Last night I was thinking about my relationship with Facebook and I deactivated my account. I’d been thinking about doing that for some time, but I kept postponing it the same way I did back when I used to smoke and thought about quitting.
Lately I had been noticing that I’d be in a bad mood if something I posted didn’t quite get the reception I thought it deserved. But when it did, that didn’t put me in a good mood. I found myself posting stuff without any real reason other than being liked, I guess.
But the thing that did it was that I kept finding myself spending time with my son while constantly looking at my mobile. I felt awful about it and tried to keep it under control, but the habit would always find a way to creep back in.
So I had to do like I did with smoking: I completely and suddenly stopped. And the feeling that something is missing is incredible. This is a real addiction and I’m afraid I’m not even addicted to the degree that so many people are. Scary stuff.
I'm not on social media (unless forums count). That drunken picture you posted years ago? That job you so wanted, forget it as your would-be employer checks yoiur social media. One dodgy tweet can lead to your whole world falling apart. Or at least getting in a lot of trouble.
Especially if you run a twitter account for a long established fan site for a rock star and telling the wife of a member of said rock stars band to fuck off.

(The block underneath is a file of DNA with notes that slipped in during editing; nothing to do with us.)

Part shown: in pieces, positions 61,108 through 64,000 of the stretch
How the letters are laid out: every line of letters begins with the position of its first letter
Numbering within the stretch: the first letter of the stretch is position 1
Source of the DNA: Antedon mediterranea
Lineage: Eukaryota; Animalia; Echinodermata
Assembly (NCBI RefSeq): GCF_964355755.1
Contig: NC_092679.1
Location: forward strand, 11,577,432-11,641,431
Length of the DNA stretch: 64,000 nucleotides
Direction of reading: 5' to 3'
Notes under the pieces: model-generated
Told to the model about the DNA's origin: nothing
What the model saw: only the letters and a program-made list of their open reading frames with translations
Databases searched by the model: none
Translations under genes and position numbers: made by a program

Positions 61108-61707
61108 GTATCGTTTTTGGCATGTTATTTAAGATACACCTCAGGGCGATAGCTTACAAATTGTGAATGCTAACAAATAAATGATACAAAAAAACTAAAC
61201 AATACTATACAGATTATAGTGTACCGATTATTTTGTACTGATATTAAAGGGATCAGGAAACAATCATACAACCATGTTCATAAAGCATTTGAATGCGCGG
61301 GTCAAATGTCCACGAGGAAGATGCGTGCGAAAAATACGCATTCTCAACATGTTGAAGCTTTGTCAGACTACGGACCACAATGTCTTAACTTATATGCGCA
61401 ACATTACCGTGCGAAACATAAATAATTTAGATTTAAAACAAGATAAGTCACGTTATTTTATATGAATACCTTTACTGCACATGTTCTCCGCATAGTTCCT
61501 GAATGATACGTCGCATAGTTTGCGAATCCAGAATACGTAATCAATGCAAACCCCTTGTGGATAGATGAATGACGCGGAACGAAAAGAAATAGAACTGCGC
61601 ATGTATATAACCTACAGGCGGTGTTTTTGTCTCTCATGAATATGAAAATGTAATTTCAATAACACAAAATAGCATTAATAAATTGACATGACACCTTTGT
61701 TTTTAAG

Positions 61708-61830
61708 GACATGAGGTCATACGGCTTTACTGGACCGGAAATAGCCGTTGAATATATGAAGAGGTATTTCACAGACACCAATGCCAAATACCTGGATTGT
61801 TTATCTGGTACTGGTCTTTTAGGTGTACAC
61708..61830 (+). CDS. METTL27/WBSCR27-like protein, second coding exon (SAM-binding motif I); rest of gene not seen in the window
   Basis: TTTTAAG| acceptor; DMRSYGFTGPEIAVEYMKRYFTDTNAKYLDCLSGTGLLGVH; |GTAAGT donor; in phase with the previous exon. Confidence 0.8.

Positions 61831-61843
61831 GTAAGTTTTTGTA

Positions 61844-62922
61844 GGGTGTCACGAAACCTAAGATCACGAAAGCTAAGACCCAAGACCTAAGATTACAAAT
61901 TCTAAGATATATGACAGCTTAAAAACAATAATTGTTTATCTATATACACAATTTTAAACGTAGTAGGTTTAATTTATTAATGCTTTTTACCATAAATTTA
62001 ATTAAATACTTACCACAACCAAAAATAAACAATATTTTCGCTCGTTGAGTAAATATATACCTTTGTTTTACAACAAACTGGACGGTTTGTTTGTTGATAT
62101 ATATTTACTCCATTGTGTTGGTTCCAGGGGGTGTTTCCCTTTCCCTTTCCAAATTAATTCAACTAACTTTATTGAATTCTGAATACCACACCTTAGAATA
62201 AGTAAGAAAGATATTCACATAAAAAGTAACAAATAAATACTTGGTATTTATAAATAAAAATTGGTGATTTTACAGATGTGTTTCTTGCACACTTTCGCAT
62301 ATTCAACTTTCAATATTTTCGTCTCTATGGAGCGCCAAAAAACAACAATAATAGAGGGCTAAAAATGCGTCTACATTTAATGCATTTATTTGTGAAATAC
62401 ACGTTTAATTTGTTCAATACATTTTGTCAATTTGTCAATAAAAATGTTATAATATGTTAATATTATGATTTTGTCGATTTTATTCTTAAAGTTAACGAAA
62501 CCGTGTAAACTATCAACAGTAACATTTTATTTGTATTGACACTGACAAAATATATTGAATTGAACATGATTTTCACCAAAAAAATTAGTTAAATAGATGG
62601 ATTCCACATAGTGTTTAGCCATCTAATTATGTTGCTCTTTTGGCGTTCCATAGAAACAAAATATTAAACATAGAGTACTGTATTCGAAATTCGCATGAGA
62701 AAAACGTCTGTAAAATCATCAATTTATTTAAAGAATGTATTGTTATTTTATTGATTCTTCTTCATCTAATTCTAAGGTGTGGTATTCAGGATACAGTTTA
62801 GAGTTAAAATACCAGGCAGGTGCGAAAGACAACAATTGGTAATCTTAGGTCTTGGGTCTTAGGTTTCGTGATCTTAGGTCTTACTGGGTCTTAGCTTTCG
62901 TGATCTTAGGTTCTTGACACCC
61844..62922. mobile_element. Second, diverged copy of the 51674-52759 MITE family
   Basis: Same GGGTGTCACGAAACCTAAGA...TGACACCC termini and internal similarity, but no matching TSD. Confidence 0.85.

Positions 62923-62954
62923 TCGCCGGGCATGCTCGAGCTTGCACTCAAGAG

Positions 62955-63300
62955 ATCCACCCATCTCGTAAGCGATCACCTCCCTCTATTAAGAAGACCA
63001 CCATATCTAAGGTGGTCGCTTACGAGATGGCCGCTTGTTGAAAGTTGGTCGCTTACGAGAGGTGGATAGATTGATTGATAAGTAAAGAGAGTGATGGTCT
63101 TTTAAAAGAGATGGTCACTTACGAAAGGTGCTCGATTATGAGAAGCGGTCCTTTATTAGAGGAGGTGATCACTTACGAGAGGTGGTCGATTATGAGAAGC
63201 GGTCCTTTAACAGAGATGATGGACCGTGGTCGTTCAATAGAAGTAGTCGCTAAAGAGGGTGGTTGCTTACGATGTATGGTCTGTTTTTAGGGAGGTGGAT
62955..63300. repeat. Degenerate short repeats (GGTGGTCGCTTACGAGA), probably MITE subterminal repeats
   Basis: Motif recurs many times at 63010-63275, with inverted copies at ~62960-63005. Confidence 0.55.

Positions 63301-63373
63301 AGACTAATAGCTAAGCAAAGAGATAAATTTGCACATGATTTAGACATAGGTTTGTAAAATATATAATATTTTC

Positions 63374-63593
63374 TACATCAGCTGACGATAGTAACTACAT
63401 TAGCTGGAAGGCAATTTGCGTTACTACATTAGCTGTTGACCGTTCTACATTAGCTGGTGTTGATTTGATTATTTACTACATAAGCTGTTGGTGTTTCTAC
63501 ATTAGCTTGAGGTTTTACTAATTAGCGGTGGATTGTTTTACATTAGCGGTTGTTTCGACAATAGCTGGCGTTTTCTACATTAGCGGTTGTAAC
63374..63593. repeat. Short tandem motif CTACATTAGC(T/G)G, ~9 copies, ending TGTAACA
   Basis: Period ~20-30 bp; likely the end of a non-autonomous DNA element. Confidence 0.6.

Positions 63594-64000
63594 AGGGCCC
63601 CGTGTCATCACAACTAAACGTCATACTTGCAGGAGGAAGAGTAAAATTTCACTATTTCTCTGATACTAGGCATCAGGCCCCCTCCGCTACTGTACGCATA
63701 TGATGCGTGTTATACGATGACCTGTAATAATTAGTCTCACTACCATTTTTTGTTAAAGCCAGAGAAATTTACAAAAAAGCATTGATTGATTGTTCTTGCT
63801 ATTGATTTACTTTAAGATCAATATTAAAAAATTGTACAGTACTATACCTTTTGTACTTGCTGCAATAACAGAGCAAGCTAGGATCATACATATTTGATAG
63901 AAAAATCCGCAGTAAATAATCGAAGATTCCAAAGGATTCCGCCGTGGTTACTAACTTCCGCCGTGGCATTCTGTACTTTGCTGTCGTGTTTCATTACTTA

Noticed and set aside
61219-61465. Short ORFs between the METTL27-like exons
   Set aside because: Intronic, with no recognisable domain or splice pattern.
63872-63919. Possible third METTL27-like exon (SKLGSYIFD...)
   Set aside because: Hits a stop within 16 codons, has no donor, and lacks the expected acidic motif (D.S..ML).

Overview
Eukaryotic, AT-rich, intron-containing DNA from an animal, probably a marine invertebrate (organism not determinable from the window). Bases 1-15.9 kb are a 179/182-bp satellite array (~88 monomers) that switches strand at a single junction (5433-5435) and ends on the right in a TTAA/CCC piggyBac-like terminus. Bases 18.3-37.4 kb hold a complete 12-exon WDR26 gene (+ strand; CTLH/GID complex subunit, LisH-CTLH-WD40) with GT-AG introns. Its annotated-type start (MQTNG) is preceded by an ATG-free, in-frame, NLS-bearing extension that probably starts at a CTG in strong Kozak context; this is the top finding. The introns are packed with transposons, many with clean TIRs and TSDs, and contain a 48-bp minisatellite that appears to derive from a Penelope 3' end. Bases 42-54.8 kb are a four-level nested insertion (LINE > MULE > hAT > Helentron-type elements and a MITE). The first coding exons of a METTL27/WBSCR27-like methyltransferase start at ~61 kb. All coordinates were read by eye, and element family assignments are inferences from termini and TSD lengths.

Thanks for posting. i basically spent my entire career doing something that paid well but I wasn’t passionate about. Good on you for pursuing your dream.
That's good TJ. Gets all the information in you need and is interesting. Don't regret mentioning it, you can be sure of an audience here for your writing.
Ok, it’s just this silly thing. I kind of regretting talking about it now because I will now be embarrassed to show it. But a deal‘s a deal. The task was to address a simple, uninteresting topic and create as compelling a text as possible in 400 words. We were tasked to talk about how we ended up in a MA in Journalism and we had to stick to the facts. Here it is:
It only took me twenty two years, one of them living in the Central American country of Belize, two attempts at an undegraduate degree (one successful), two attempts at a graduate degree (both unsuccessful) and some four years of therapy to consider doing the thing I really wanted to do when I was 16.
I come from a small, Portuguese industrial town called Marinha Grande. It’s known for two things: it’s glass making and being so communist that a socialist presidential candidate was once stoned there (something that would eventually and ironically win him the election). A newspaper was something ungodly, the product of some obscure elite’s plan to tell us all we were idiots. Unless, of course, it was a sports newspaper or the Communist Party’s one. There was a disdain for all things intellectual or arty and me, I really liked to write.
At first I would write as a way to make sense of the world around me, and that would help. Then I started developing an interest in the way I was writing and the very act became a vehicle I’d use to escape my working class reality. I’d go to the library and spend days reading books in semi-secret and, with Internet just taking its first steps, I was able to read newspapers, magazines and books from all over the world.